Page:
SWEENEY: (Laughter) Wow. I was so excited about it. I guess I'm just still having to absorb what is happening here. People are finding out, finally, who my father was. And there was such a great appreciation for my father's gift. And the way I met Chris was actually a pure happenstance. I happened to be on YouTube and just fiddling around there. And I wondered if my dad's song - his favorite song, which was "She Wears My Ring", was on YouTube. And down below, I saw comments. And I said, well, I need to put a comment here. This is my father; I'm his daughter, blah, blah, blah. And before you know it, I get a response from Chris. He's giving my father props. And I said, oh, wow, this is great. You know, it really made me feel good to know that there was somebody out there who really appreciated my father's voice.

GARCIA-NAVARRO: Yeah. What can you tell us about your dad? I understand he worked for the Postal Service. He was also a master carpenter.

SWEENEY: That's correct. He was. My dad was the oldest of 13 kids, I think. And he was a very hard worker, very diligent. And he was very much the perfectionist in everything he did.

GARCIA-NAVARRO: Chris, here was a very talented singer, good enough to impress the likes of Sam Phillips at Sun Records. And yet he never really made it big as a musician. Is Jimmy Sweeney's story one that we have heard so often of Black recording artists being overlooked and maybe taken advantage of?

KENNEDY: I think you're right for sure. And Eugenia and I have talked about it before, too, that the quality of work that Jimmy did had been beautiful. And Jimmy already had everything that Sam Phillips was looking for - that fusion of R&B and country and pop. And you know, the only thing had been that he hadn't been white. You know, he should've been there, man. He should've been at the top.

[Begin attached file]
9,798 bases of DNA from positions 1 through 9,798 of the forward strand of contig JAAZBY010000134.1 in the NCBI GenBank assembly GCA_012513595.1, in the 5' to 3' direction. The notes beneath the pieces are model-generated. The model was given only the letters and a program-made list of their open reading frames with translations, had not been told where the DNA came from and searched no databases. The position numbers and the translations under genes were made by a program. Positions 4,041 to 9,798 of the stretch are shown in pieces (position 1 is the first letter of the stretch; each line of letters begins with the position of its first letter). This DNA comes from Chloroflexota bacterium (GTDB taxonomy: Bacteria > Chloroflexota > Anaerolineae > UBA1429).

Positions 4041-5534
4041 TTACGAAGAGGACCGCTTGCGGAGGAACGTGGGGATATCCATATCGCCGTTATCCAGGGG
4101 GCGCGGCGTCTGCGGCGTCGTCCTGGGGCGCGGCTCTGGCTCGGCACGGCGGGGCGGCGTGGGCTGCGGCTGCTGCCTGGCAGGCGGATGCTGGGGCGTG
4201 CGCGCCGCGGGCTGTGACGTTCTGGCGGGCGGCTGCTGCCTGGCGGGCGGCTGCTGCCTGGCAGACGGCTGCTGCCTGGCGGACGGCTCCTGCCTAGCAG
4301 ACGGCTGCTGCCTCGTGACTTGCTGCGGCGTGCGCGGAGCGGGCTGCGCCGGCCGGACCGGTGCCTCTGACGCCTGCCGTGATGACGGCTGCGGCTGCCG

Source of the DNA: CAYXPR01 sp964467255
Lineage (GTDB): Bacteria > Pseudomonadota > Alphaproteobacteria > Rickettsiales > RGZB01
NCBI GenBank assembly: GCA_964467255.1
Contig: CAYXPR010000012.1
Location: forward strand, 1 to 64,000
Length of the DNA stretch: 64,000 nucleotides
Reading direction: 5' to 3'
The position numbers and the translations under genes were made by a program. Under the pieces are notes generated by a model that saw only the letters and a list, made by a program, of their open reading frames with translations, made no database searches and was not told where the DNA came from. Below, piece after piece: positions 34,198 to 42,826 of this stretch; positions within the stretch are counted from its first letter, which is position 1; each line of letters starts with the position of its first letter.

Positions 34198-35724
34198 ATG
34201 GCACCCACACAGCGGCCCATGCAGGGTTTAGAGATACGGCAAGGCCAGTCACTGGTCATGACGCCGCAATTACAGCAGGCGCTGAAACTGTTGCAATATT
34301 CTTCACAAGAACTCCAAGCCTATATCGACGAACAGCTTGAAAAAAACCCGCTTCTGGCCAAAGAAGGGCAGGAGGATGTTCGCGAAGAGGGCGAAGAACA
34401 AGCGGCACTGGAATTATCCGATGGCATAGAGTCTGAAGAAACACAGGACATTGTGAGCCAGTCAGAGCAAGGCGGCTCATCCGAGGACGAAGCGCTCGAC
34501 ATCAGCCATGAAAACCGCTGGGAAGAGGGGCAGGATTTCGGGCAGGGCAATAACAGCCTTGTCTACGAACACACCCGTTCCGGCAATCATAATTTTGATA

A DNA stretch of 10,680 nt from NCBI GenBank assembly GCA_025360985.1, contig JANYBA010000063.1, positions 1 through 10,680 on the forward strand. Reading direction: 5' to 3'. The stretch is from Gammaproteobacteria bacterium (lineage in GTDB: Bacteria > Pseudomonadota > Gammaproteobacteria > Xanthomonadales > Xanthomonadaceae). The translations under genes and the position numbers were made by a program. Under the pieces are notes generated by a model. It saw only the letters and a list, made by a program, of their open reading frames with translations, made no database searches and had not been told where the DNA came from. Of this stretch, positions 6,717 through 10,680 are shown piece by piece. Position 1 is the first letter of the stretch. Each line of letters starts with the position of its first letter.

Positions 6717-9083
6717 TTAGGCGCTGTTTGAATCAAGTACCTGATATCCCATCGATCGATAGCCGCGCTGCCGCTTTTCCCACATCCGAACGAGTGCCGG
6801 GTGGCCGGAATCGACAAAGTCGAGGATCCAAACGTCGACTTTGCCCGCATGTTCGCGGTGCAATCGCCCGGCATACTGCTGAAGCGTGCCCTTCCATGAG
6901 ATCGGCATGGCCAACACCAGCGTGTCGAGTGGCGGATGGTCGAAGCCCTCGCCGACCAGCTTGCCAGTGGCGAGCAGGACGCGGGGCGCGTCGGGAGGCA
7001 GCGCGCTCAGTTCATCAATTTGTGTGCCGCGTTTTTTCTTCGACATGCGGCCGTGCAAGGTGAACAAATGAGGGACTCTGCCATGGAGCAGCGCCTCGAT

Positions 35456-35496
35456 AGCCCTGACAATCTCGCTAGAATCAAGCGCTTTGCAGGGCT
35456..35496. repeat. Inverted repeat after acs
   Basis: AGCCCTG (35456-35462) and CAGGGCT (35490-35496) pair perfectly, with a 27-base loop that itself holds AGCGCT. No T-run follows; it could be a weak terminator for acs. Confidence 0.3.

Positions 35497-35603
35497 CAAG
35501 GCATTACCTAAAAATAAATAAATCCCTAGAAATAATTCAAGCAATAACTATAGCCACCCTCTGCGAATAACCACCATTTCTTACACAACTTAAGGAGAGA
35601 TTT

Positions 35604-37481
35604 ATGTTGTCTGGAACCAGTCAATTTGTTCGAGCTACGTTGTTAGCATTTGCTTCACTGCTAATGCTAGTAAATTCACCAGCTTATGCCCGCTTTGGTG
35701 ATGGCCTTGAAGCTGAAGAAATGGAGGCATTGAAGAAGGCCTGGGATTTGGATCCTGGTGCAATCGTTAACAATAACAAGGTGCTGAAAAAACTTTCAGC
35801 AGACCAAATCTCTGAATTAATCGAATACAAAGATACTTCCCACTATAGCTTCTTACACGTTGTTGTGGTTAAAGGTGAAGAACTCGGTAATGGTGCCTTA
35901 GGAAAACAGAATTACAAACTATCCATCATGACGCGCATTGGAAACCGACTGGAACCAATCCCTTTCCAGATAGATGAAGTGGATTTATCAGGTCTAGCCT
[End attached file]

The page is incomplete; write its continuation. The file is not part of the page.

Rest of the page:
SWEENEY: And you know what? I think a lot of it - it was just the times. Historically, it happened not just to my father, of course, but to so many artists, you know? And then when you don't have a way - have anybody - the right people in your corner, what can you do about it?

GARCIA-NAVARRO: Eugenia, what do you think your dad would make of this very late recognition?

SWEENEY: He would've loved it quietly. He wouldn't have made a big deal out of it, you know? But he was very modest - I think modest to a fault. But he would have really enjoyed knowing that finally, somebody is giving him some credit.

GARCIA-NAVARRO: So Chris has produced an album of Jimmy's music called "Without You." And Eugenia, I'm going to leave the last word to you. Is there a song in this collection you'd like us to play going out?

SWEENEY: Yeah, "What'cha Gonna Do About Me." I like that. I really do (laughter).


SWEENEY: (Singing) Well, I will love you, baby, for a long, long time, ever since you were 4. And I was just a little country boy, playing all around (unintelligible). And now we've been together down through the years, closer than the two could be. You said I was the only boy for you and you the only girl for me. But now you...

GARCIA-NAVARRO: That's Eugenia Sweeney and Christopher Kennedy remembering singer and songwriter Jimmy Sweeney.

Thank you both very much.

KENNEDY: Thank you.

SWEENEY: Thank you.


SWEENEY: (Singing) Tell me what you're going to do about me. Transcript provided by NPR, Copyright NPR.

News from Alabama Public Radio is a public service in association with the University of Alabama. We depend on your help to keep our programming on the air and online. Please consider supporting the news you rely on with a donation today. Every contribution, no matter the size, propels our vital coverage. Thank you.